Why is Dual Use Technology So Important?

-As shared by Katie Bilek

As it pertains to our federal ecosystem, the concept of dual use technology seems desirable.  What’s not to like? Building and creating a mutually beneficial technology or product leveraging economies of scale while enabling the performer to forgo the typical mind-numbing bureaucracy that ensues when doing business with the government seems like a definite win, right? 

The argument for fostering and perpetuating more dual use technologies in the federal community is an economic one, appealing to the stingiest of taxpayers and tip-of-the-spear operators alike.   For those stakeholders, program offices, and end users, the shared investment in R&D spreads the cost of the project while enabling them to take advantage of competitive requirements generated by the open market.  For the company that owns the technology, a commercially viable product that generates revenue independent of federal customer demand provides diversification, reducing concentration risk and reliance on a single customer.  

For decades, the US Federal government has limited its pool of eligible contractors by gradually imposing regulations and business practices on its contracting community that result in a specialized, expensive, and seemingly heavily regulated marketplace.  While our contractor community has evolved into a robust group of organizations that passionately support the mission (and they do a damn good job at it!), we must also applaud their ability to adeptly maneuver the federal procurement environment with pricey CAS accounting systems, endless patience for federal lead times, and a vocabulary of acronyms that could qualify as its own language.   They know the rules of the game, and they know how to play it – which means those who don’t have the rulebook are inevitably excluded from participating at all.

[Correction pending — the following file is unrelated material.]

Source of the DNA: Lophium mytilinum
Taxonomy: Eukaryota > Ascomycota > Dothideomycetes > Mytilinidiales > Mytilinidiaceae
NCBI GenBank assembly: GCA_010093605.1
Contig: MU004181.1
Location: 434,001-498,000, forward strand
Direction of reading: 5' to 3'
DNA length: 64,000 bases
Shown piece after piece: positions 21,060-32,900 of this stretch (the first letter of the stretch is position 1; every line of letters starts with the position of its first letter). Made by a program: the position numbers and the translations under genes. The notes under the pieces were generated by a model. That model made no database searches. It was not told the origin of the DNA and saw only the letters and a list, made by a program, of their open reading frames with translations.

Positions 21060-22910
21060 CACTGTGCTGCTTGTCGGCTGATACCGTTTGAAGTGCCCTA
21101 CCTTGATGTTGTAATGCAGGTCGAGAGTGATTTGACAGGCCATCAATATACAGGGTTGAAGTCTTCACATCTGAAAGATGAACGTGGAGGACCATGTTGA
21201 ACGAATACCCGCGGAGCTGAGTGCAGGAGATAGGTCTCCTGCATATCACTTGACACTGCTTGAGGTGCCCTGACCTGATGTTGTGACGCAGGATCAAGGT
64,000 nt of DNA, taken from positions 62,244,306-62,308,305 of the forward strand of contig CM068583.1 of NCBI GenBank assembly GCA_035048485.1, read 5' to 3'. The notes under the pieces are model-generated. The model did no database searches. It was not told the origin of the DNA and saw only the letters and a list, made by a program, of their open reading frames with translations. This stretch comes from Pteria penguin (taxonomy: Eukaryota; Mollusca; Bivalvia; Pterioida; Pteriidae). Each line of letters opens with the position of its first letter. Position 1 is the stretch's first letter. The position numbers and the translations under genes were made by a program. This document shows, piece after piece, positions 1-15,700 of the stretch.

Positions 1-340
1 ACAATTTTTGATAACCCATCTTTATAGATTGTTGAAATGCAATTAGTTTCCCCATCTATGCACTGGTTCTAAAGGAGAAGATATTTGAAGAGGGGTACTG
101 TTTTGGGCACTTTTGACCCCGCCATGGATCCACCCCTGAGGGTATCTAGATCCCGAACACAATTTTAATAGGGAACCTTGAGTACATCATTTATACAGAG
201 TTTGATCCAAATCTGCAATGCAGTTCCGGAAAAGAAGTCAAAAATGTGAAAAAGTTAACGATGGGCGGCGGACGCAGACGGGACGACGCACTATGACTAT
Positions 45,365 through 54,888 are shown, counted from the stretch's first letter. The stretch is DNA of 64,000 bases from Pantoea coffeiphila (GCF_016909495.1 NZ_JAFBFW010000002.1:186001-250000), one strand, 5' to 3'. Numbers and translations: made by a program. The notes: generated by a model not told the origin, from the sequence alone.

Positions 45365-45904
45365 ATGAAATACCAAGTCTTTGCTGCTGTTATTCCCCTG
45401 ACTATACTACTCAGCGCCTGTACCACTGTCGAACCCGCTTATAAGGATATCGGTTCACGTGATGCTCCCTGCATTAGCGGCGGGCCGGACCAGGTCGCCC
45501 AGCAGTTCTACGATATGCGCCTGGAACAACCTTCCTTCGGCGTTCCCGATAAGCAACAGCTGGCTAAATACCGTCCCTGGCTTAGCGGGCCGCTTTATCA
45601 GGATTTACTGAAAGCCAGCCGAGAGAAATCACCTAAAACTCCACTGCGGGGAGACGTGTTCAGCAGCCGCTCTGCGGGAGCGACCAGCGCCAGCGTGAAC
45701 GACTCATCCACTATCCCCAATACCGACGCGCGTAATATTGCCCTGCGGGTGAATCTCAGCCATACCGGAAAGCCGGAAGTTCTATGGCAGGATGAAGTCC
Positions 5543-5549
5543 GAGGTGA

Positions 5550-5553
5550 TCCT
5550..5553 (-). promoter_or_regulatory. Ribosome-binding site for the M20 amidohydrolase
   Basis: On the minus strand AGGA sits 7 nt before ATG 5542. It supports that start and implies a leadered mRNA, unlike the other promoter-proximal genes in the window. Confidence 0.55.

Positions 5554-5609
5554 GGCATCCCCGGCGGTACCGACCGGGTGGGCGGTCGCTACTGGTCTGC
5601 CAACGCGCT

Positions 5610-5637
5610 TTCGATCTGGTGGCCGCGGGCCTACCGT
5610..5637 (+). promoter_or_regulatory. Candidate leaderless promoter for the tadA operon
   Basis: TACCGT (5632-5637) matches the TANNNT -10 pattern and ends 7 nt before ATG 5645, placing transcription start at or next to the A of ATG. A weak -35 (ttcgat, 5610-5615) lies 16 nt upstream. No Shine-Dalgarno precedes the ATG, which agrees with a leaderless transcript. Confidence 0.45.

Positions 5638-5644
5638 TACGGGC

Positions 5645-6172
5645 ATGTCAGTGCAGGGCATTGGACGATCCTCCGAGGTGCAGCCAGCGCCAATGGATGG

While the nature of the federal space ensures the US government has access to organizations that can comply with all of their administrative and technical requirements, that does not necessarily ensure access to the best technology.   Technology development has continued to outpace the government, with DoD’s share of the R&D funding market significantly eclipsed by other funding sources.  

These comments are in no way intended to diminish the accomplishments and work of traditional defense contractors. Rather, I embrace the collaborative approach to funding dual-use technologies that can serve both defense and commercial missions.   When done correctly, this can help to accelerate development, reduce costs, and simultaneously encourage new entrants to the federal marketplace.  In our current era, let’s just hope that’s something we can all agree on.